No good deed goes unpunished: Marking a document as obsolete

Raymond Chen

Raymond

I was contacted by a customer support liaison who was hoping that I could help them understand Feature X.

I saw your name on a “Feature X technical specification” document in the Windows specification repository, and I was hoping you could answer a few questions for me, or redirect me to somebody who can.

I was puzzled why this person saw my name on the “Feature X technical specification” document in the Windows specification repository, because I was not the author of that specification. I went to the specification repository, opened the document in question, and nope, my name appears nowhere in it.

I asked, “What gave you the impression that I had anything to do with Feature X? XYZ can help you with your questions; he’s the one listed as the author of the document.”

The response was, “Oh, I’m sorry. I didn’t actually read the specification. I merely did a search through the entire repository for Feature X, and the “Feature X technical specification” is the one that showed up as most recently updated by you. In the past, this technique has been pretty good at finding someone who can help with a feature. Sorry about that.”

I went back and took another look at the document, and then I remembered why I updated it: My duties at the time included reviewing all documents that met certain criteria, such as this particular document. I had some feedback about the document for the author, who told me, “Oh, that’s an obsolete version of the document, but it’s retained for historical purposes. The current one is over there.” To save the next person some time, I edited the obsolete document by inserting in big letters at the top, “TECHNICAL DOCUMENTATION FOR THIS FEATURE HAS MOVED TO ⟨new location⟩. THIS DOCUMENT IS OBSOLETE.” I could’ve asked the author to do this, but I had the document open already, so I figured I’d save a few steps (ask author to update document, wait for reply, reopen document to verify that edit occurred) and just do it myself.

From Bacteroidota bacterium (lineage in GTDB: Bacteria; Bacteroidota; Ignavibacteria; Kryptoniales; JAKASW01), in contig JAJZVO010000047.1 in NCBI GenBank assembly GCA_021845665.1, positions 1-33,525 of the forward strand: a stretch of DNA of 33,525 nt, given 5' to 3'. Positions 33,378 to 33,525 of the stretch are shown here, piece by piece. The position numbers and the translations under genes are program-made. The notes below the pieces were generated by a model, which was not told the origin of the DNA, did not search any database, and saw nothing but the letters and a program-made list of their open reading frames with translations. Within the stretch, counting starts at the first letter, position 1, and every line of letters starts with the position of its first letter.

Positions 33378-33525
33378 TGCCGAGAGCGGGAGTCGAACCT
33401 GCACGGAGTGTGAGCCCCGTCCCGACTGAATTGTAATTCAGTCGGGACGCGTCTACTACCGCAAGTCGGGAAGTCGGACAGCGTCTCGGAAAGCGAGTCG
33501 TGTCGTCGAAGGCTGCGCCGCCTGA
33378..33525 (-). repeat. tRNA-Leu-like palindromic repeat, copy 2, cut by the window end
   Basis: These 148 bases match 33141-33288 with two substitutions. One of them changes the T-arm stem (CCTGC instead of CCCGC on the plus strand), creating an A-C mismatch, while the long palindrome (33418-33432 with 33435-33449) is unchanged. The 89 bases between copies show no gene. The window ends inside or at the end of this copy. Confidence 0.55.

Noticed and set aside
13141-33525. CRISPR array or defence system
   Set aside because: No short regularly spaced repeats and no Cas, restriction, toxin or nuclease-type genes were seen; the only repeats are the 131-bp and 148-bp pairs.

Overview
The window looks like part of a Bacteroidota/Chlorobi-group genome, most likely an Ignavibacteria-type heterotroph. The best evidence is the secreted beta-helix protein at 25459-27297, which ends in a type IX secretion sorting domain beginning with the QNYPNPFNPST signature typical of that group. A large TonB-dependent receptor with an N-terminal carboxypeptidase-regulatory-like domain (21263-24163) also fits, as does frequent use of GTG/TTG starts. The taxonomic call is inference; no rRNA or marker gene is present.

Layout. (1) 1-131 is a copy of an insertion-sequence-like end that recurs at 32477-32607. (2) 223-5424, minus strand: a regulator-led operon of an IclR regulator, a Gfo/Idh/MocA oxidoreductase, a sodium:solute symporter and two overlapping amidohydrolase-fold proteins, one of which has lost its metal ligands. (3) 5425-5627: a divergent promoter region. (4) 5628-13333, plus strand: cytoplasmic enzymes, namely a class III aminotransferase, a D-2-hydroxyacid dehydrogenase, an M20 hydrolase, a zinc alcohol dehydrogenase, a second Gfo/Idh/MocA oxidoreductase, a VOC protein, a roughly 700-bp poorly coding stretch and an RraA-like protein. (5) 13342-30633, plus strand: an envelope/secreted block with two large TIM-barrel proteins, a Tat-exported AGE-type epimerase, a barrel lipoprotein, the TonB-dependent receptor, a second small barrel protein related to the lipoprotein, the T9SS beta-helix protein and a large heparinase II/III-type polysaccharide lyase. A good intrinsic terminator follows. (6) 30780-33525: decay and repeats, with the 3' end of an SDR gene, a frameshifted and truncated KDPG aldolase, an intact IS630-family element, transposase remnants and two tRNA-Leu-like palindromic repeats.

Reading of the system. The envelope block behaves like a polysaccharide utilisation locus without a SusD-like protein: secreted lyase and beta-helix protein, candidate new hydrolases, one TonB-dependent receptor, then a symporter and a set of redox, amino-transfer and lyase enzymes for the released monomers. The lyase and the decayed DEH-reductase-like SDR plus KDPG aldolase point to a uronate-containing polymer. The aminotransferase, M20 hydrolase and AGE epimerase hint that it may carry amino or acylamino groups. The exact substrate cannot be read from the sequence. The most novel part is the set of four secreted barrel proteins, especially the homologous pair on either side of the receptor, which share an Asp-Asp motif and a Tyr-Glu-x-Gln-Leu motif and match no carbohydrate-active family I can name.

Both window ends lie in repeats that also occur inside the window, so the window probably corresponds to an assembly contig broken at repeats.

Boom, no good deed goes unpunished. My update was made long after the real technical specification was completed. As a result, of all the documents on Feature X, not only is it the obsolete one that shows up as most recently updated, but I am the one listed as the person who made that most recent update.

Next time, I’ll try to remember to do things the long way, even though it is big hassle for everybody.

“Please update the document to indicate that it is obsolete and redirect the reader to the current document.”

— Could you do that? You’ve already got the document open.

“No, I used to do that, but it came back and bit me, because I become the person to edit the document last, and then everybody comes to me with questions about the document instead of you.”

— You do realize that in the time you tried to convince me to do it, you could’ve just done it.

Follow-up: I tried it, and sometimes the response was “I’m really busy now, I’ll get around to it in a few weeks.” Now I have to create a reminder task in two weeks to follow up. More hassle for everybody.

I think the next time this happens, I’ll write back, “I’m coming over to your office. I’ll make the one-line edit on your computer so that your name is the one attached to the edit.”

Raymond Chen
Raymond Chen

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